fostering cohesion. If anything, I expect such an arrangement to breed
distrust and annoyance.
>be more than happy to sit down, e-mail, telephone, and hash out any
>differences or perceived problems. In a compromise, not every one
>goes away happy. Unfortunately that IS where we are at in this stage
>of policy setting.
Well, I hoped that we were doing some hashing out here. As for
compromise, I must say I think it's vastly overrated. A compromise
between a good idea and a bad one is not a good thing.
Sosha also responds to my claim:
>> Organizing and running a complex event within your own group, where
>> know the idiosyncrasies of the individuals; where you know the
>> idiosyncrasies of the town, of the suppliers, and of the law
>> agencies; where you can easily bop over to see the site, check out
>> feast preparations, see the decorations, and examine the chairs, can
>> trying experience all by itself. Trying to do the same thing a
>> miles away with the help of people you see less frequently and where
>> are relying heavily on verbal communications is a nightmare I would
>> wish on any steward.
>Delegation to some one you trust and know to be competent is something
>you would have to do even in a small group.
My description presumes delegation. I love delegation. I love
one-minute management. I also believe--to steal a coinage--that you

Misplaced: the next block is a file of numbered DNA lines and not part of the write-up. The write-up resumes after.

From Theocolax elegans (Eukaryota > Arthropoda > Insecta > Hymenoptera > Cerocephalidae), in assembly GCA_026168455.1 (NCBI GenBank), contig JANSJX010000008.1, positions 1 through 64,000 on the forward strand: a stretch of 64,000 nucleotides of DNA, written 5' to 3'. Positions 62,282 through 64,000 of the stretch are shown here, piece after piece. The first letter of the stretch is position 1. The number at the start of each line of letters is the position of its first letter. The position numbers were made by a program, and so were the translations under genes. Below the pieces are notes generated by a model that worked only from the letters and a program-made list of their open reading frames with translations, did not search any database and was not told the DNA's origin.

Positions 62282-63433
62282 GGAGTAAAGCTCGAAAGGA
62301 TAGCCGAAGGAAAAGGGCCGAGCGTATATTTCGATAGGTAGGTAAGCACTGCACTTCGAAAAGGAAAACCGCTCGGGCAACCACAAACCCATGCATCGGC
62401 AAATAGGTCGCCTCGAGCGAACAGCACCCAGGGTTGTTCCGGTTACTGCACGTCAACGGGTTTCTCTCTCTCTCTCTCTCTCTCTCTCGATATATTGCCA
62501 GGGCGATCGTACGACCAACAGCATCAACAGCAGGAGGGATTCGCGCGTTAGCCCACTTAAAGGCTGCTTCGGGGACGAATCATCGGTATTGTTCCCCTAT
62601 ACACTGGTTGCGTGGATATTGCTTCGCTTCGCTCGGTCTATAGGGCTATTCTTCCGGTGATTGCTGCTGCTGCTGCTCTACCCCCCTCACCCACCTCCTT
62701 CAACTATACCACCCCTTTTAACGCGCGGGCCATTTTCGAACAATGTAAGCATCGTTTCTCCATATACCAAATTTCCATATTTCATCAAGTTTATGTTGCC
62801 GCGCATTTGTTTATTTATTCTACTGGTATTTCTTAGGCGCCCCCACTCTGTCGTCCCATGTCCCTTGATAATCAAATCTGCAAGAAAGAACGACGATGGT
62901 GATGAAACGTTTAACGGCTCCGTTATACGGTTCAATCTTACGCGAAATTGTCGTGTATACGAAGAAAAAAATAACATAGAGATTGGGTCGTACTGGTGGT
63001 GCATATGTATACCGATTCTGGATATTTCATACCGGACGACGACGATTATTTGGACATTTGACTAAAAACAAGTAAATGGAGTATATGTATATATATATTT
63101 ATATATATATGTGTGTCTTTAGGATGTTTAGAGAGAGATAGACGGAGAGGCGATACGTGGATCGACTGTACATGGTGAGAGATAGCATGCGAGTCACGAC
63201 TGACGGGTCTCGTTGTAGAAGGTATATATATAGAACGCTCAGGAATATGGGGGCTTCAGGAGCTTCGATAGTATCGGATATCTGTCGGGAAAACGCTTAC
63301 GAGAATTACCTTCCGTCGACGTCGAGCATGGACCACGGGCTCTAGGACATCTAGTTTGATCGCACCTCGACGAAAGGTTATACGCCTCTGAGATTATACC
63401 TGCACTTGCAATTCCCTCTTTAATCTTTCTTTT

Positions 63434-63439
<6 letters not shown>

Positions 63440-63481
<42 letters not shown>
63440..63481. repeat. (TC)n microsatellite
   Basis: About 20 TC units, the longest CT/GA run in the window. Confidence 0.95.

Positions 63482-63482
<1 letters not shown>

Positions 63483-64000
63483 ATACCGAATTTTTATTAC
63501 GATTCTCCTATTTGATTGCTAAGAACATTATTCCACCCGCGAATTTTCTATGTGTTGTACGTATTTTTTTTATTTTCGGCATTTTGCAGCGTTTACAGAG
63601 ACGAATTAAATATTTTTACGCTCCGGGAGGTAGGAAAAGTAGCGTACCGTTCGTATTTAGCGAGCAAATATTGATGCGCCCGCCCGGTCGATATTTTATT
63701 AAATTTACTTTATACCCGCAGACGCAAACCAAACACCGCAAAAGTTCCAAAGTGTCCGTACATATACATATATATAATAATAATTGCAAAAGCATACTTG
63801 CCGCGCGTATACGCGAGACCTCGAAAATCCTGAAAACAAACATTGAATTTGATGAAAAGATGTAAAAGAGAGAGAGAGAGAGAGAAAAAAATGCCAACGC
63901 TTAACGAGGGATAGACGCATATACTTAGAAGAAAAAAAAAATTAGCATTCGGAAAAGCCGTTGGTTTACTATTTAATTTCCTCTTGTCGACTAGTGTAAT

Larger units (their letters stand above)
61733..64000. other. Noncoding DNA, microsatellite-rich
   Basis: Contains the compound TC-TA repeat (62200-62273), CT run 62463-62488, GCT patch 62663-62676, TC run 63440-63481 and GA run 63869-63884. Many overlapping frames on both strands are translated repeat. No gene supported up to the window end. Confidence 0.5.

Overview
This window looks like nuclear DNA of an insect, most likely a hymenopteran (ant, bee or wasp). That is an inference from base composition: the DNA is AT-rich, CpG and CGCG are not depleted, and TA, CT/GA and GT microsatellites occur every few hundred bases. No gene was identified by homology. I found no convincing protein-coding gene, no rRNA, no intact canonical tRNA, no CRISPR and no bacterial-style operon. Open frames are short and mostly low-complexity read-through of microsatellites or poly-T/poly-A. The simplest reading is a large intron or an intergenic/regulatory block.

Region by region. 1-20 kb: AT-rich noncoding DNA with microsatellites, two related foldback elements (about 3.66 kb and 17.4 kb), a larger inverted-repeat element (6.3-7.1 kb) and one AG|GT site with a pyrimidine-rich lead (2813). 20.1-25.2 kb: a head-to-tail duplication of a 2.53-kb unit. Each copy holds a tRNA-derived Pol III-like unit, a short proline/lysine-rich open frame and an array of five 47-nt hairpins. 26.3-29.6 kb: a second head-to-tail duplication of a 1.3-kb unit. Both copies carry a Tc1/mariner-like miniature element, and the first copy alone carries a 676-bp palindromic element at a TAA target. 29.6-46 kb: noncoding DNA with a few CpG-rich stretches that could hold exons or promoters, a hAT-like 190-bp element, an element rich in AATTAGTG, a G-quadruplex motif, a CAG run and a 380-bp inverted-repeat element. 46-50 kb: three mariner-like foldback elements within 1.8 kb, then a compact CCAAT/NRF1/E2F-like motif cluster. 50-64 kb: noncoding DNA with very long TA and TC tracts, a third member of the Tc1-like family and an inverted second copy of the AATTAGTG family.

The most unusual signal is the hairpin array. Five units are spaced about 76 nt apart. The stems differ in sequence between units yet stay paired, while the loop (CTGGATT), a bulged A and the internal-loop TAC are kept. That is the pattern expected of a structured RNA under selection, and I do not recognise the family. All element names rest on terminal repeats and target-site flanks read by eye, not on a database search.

should trust everyone but cut the cards.
In response to my--
>> I have already expressed my opinion. An event run by co-stewards
>> three areas will present unnecessary difficulties to the stewards.
>> saying it can't be done--I'm saying it's inefficient and accomplishes
>I thank you for your opinion, but I still politely disagree.
>Efficiency is what an autocrat makes of it. If they choose to sit
>and dither around they will be inefficient, however if they dig right
>they can accomplish much in a very short period of time.
But how do you dig right in when the sight is a hundred miles away; when
the only thing you know about the feast, decorations, and other
accomadations is what you've been told in email letters; when you are
unfamiliar with the co-stewards' concepts of promptness and urgency?
And in response to--
>> --I've *never* stewarded an event without help. That, too, would be
>You were unclear as to how much help you had. Was it family,
>household, Baronial. Each one varies. They all have certain benefits
>and inherent draw backs. All that is needed to be added to this
>melting pot of help is regional people. Surely a small thing.
In my first letter I said that I confined my delegation to within my
barony. Moreover, adding in the help of regional people is not, I've
tried to say, a small thing.
Too many cooks may not spoil the broth, but too many chefs certainly do.
I oppose this effort to require gang-stewardship of regional events. I
believe it will create undue tension between the groups and create a
general displeasure with regional activities. This concerns me because
it will negatively impact our ability to act as a cohesive unit at war.
lo vostre por vos servir
Sir Lyonel Oliver Grace